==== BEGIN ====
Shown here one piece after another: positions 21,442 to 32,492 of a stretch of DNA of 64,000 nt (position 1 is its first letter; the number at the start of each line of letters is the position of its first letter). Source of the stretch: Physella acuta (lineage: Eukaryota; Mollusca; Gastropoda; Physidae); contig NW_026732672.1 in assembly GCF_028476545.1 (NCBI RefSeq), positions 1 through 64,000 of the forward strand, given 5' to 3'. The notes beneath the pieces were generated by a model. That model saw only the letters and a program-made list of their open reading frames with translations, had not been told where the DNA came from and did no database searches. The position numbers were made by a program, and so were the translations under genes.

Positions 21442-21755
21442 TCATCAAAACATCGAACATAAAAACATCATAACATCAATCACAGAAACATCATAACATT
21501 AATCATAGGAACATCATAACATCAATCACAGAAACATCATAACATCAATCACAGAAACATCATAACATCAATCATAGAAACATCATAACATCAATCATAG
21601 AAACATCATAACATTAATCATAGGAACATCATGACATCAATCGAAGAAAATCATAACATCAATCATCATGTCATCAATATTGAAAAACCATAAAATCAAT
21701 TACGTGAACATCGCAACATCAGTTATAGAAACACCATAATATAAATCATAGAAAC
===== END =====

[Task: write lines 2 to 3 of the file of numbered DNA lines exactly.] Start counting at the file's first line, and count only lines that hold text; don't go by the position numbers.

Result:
Positions 21442-21755
21442 TCATCAAAACATCGAACATAAAAACATCATAACATCAATCACAGAAACATCATAACATT